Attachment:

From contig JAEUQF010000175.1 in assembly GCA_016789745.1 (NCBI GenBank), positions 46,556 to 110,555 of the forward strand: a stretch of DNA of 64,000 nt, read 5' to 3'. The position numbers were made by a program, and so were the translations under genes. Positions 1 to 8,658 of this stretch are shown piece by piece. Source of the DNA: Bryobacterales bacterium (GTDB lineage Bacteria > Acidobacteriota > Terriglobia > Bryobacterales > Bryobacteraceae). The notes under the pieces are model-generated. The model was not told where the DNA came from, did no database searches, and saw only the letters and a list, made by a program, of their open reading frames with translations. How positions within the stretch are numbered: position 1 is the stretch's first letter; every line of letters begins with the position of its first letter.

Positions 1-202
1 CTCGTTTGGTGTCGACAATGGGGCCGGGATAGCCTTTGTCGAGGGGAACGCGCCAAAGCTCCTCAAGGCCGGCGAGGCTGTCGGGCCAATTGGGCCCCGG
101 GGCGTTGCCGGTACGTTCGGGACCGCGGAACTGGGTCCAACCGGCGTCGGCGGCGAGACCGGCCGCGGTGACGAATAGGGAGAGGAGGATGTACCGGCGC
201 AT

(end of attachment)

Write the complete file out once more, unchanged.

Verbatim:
From contig JAEUQF010000175.1 in assembly GCA_016789745.1 (NCBI GenBank), positions 46,556 to 110,555 of the forward strand: a stretch of DNA of 64,000 nt, read 5' to 3'. The position numbers were made by a program, and so were the translations under genes. Positions 1 to 8,658 of this stretch are shown piece by piece. Source of the DNA: Bryobacterales bacterium (GTDB lineage Bacteria > Acidobacteriota > Terriglobia > Bryobacterales > Bryobacteraceae). The notes under the pieces are model-generated. The model was not told where the DNA came from, did no database searches, and saw only the letters and a list, made by a program, of their open reading frames with translations. How positions within the stretch are numbered: position 1 is the stretch's first letter; every line of letters begins with the position of its first letter.

Positions 1-202
1 CTCGTTTGGTGTCGACAATGGGGCCGGGATAGCCTTTGTCGAGGGGAACGCGCCAAAGCTCCTCAAGGCCGGCGAGGCTGTCGGGCCAATTGGGCCCCGG
101 GGCGTTGCCGGTACGTTCGGGACCGCGGAACTGGGTCCAACCGGCGTCGGCGGCGAGACCGGCCGCGGTGACGAATAGGGAGAGGAGGATGTACCGGCGC
201 AT